Ratto: L.A. talking the Raider talk, once again

Ratto: L.A. talking the Raider talk, once again
August 12, 2011, 1:39 am
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Aug. 11, 2011

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Every now and then, like a particularly predatory cicada, Los Angeles crops up as a quasi-suitable NFL site again, and when it does . . .Yes, its time for Oakland Raider Football. Dont blink. You never know how long it will be there.Our states largest city took a mighty stumble forward . . . oh, about a foot and a half, pretty much . . . toward its dream of stealing two franchises from other parts of the nation this past week, and L.A. being L.A., it declared itself ready for action. With none of the signs of a construction project -- no post holes blasted, no concrete mixed, no bribes paid.But there it is anyway. Los Angeles, ready and willing to prove what it could not (or didnt feel like proving) before -- that it is a two-team NFL market. And the two teams?

San Diego and Oakland. Of course San Diego and Oakland.We should guess that this is a story again on the cusp of the beginning of the Raiders exhibitionpracticenon-vitaltime-wastingmeaning-deprived season. The lads began the Hue Jackson era with a 24-18 loss to Arizona that mostly showed us that: Denarius Moore is going to be regarded as the next Chaz Schilens.
The Raiders are not deep at cornerback.
Sebastian Janikowski will probably keep his job after a 57-yard field goal off the dirt that temporarily gave the boys an 18-17 lead. Ticket sales are going to be a point of emphasis at tomorrow's staff meeting.But back to the bigger picture, hazy though it might be.We don't know that anything is in the works yet for either team, the game of stadium leverage being what it is, but it is a topic again.
And it is a topic with too many loose endings to be reasonably settled now. Construction, money, free-range lawyers, debt financing, ownership issues, long-term bonds, city, county and state governments, cash, other teams, Roger Goodell as the broker, and property taxes . . . it all stands in the way of this latest chimerical master plan.But well say it this way: The Raiders will go to Los Angeles if: The team is sold to someone who wants to put the team in Los Angeles. The Raiders disregard the two-tenant stadium idea. The Raiders cant get a one-tenant stadium going. Los Angeles doesnt try to side-door the Raiders with a different second tenant. The NFL tries to midwife its own deal and is willing to do the legal fight the Raiders would surely promise.And there are about six or seven or 26 other things in play here, but we cant list them all without bleeding out of our eyes.The point remains, though, that having crushed its fan base down to an impenetrable core -- sort of like a sun imploding -- the Raiders are back in play whether they are or not. They need to pick up some level of momentum on the field to rebuild that audience because of the many ways that they have made themselves repellent to the casual ticket-buyer, and that remains Job One.Well, Job Only, to be more specific. L.A. is too far away to throw away any more seasons on coaching uncertainty or booable quarterbacks or any of the other entertainments the Raiders have been better at than winning these past eight years.And while we all enjoy trying to foretell the future five years down the road while knowing maybe one-third of the variables, there really is only the now. Hell, whos to say if Santa Clara falls through that the 49ers wouldnt be interested by Los Angeles?See the problem? Neither of our football teams are standing firm against the vagaries of an uncertain future in a willow economy, and Los Angeles is the only potential leverage either one has.But Los Angeles is far far away, and doing what Los Angeles does best -- talk the talk. When someone is ready to walk, well cast another eye at the Raiders, if only out of habit.Until then . . . its time for Oakland Raider Football, and you know that because Greg Papa has promised to throw an extra 12 Rs into Touchdown Rrrrrrrrrrrrrrrrrrrrrrrraiders. He managed that on Trent Edwards' third quarter touchdown pass to tight end David Ausberry, so he's in shape at least.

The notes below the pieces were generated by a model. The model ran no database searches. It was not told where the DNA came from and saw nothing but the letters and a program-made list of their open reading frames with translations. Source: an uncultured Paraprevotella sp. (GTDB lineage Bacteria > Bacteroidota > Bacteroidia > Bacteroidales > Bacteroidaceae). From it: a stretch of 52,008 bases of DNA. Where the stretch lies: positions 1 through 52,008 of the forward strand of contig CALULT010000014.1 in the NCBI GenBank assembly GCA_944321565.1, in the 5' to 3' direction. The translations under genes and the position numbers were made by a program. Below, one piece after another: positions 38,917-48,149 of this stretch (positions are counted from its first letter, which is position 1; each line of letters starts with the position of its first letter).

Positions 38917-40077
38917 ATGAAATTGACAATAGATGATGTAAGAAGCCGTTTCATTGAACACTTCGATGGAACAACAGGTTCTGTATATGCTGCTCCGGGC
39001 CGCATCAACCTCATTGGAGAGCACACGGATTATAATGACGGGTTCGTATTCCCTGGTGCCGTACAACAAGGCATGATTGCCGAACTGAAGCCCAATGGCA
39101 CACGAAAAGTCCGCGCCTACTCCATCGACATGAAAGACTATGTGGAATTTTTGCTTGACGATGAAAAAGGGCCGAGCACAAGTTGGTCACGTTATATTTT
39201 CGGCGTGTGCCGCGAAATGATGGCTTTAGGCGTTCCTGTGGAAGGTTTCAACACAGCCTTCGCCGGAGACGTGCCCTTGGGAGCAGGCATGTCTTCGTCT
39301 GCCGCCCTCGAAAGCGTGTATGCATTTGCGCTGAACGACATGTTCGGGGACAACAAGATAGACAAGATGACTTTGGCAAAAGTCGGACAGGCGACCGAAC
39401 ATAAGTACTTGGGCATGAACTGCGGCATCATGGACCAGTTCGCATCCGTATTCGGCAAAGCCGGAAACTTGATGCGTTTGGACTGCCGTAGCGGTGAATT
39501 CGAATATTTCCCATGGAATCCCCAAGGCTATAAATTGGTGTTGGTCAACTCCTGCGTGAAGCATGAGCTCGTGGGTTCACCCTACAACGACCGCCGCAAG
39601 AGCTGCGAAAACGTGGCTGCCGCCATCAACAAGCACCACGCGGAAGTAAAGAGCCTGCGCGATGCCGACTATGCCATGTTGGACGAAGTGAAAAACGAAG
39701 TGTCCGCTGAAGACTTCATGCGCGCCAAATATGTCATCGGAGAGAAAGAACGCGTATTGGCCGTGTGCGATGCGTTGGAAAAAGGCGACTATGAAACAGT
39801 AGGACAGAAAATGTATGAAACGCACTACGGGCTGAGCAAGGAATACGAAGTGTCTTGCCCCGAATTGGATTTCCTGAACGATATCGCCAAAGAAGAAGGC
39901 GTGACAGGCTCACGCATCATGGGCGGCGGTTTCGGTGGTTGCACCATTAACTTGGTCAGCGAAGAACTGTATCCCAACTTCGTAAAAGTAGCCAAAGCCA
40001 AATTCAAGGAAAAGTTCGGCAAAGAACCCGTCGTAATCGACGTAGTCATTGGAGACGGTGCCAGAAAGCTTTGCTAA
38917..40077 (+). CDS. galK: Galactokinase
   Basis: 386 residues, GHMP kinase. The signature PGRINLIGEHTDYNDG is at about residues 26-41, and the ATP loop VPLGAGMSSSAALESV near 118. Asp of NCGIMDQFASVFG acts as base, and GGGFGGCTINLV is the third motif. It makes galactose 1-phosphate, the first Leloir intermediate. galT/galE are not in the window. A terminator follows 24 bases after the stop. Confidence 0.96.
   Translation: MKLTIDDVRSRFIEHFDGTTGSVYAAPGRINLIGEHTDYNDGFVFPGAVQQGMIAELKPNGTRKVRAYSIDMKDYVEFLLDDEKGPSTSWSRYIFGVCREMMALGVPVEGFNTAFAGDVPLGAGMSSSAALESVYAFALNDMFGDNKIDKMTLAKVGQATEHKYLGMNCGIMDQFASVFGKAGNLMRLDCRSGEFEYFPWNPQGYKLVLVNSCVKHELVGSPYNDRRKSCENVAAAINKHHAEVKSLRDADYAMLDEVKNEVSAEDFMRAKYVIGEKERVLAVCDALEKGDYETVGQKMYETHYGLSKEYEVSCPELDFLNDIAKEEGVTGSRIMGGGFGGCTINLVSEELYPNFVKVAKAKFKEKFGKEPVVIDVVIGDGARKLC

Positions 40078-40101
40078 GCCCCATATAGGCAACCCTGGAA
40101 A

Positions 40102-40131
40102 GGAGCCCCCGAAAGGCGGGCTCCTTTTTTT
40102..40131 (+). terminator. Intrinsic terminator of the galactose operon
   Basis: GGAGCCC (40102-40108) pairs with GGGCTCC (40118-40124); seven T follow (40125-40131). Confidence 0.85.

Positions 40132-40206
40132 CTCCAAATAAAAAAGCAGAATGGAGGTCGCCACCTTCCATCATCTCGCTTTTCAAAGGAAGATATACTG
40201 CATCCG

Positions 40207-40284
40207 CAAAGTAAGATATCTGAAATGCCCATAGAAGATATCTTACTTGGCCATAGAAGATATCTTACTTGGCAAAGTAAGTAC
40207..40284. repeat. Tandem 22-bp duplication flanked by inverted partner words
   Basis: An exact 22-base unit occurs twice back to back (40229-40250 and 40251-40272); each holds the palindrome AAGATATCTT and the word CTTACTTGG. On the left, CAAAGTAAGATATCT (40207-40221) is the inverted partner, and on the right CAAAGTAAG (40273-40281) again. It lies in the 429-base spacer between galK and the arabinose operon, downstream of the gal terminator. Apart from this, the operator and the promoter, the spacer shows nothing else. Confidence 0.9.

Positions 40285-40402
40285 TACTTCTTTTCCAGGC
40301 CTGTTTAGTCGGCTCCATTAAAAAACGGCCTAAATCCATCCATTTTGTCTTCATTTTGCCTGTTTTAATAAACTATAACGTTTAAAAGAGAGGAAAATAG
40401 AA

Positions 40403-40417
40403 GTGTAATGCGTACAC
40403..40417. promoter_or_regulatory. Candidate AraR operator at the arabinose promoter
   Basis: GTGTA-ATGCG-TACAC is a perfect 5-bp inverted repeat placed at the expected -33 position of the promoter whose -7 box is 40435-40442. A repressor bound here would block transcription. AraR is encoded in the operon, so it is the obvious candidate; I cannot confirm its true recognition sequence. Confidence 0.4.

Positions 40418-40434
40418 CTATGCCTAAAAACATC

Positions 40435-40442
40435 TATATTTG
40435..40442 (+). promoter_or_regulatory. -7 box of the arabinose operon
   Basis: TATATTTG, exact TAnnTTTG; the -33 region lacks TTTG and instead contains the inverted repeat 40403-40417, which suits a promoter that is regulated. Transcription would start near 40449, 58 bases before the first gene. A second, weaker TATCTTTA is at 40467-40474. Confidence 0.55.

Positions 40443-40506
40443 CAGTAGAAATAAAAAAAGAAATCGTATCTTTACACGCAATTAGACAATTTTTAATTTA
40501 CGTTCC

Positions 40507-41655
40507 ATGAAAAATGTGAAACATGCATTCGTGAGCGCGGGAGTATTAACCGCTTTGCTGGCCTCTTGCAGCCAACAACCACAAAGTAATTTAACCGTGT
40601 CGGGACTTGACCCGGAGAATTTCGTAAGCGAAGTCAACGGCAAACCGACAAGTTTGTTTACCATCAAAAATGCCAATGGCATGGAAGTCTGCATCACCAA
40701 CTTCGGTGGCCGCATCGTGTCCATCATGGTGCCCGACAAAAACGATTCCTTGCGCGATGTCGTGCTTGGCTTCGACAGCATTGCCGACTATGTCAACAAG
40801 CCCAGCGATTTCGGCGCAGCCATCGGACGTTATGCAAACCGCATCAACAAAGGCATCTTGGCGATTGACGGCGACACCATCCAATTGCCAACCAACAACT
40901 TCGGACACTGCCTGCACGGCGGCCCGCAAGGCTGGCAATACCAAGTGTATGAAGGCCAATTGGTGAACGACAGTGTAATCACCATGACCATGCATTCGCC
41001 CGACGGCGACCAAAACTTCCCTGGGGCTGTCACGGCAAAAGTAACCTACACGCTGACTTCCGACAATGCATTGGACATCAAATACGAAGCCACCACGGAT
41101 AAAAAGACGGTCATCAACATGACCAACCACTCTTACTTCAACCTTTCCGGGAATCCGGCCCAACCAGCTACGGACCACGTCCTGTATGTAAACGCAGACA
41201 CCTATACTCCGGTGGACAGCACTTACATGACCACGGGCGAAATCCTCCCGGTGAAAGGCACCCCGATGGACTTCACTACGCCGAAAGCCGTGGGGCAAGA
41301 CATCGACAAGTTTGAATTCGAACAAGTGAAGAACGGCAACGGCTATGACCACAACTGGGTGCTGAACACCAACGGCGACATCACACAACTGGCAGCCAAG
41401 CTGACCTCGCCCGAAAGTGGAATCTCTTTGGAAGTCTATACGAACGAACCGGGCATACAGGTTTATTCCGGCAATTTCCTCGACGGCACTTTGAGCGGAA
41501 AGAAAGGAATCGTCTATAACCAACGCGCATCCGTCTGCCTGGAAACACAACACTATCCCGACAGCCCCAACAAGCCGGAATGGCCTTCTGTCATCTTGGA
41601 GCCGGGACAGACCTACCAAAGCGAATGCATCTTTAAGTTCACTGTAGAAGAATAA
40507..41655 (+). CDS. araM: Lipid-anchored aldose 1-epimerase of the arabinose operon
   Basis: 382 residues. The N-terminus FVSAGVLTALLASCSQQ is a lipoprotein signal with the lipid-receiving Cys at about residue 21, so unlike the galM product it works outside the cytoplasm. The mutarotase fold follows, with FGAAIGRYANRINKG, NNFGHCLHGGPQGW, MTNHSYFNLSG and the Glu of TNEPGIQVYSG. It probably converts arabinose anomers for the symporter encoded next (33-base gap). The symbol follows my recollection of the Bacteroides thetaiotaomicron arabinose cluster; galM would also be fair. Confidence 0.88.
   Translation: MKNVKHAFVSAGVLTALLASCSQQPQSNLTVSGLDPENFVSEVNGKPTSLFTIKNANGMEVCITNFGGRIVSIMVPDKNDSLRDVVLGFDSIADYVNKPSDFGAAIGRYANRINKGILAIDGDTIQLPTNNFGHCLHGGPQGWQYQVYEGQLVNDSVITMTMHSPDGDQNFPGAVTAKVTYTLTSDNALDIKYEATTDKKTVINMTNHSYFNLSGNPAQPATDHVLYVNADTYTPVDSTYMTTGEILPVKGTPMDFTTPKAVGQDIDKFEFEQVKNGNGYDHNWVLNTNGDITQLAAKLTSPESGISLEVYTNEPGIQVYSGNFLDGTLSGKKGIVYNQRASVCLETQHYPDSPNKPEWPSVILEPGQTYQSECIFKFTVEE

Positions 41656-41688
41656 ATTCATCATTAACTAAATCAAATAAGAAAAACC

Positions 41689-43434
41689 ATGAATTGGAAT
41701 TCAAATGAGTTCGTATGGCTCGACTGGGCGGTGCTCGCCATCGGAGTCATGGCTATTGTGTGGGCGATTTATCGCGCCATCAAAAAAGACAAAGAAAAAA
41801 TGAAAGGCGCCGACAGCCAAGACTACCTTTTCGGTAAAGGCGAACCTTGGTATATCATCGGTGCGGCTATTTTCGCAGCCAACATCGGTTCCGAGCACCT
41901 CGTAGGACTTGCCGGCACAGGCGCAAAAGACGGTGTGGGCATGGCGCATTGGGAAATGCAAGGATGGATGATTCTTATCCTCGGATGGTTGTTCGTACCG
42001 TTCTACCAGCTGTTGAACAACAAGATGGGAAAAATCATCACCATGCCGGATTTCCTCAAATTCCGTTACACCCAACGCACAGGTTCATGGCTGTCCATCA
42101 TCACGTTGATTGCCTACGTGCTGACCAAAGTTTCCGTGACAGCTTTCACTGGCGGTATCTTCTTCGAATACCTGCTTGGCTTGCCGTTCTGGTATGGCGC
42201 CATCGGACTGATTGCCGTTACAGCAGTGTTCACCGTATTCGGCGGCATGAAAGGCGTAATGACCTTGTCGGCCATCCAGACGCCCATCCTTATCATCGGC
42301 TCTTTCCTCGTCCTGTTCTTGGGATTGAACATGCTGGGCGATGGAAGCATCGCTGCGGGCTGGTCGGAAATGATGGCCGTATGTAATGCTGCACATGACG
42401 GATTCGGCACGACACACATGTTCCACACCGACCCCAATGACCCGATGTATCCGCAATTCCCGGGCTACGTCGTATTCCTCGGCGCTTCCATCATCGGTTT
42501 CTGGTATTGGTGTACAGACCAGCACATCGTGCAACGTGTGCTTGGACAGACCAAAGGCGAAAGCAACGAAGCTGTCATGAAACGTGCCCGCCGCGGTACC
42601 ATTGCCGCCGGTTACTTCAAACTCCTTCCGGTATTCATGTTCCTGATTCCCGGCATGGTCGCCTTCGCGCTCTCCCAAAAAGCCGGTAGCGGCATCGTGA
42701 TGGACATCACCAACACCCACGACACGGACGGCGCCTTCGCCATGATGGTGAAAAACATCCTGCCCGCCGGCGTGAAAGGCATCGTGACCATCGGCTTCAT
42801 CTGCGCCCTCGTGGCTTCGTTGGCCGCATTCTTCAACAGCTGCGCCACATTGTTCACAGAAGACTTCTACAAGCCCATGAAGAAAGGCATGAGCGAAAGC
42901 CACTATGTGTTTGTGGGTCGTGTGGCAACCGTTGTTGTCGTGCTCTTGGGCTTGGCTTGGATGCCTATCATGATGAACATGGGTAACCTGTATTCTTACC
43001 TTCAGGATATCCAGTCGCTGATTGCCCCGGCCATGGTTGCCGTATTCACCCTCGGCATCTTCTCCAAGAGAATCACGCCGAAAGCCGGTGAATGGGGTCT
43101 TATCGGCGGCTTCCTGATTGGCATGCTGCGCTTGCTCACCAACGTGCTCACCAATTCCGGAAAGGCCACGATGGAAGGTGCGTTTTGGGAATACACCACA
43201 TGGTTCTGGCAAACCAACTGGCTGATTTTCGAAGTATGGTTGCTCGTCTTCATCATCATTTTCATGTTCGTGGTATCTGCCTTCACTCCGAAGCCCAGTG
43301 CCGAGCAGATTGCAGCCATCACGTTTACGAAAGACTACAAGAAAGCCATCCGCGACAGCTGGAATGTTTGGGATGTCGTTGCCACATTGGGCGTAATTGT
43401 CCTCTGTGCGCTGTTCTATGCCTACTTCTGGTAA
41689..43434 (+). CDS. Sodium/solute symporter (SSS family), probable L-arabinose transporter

Hey, its how he drags himself through practice games. You have to find your own level of passion. But you have plenty of time before you need to begin any tearful vigils.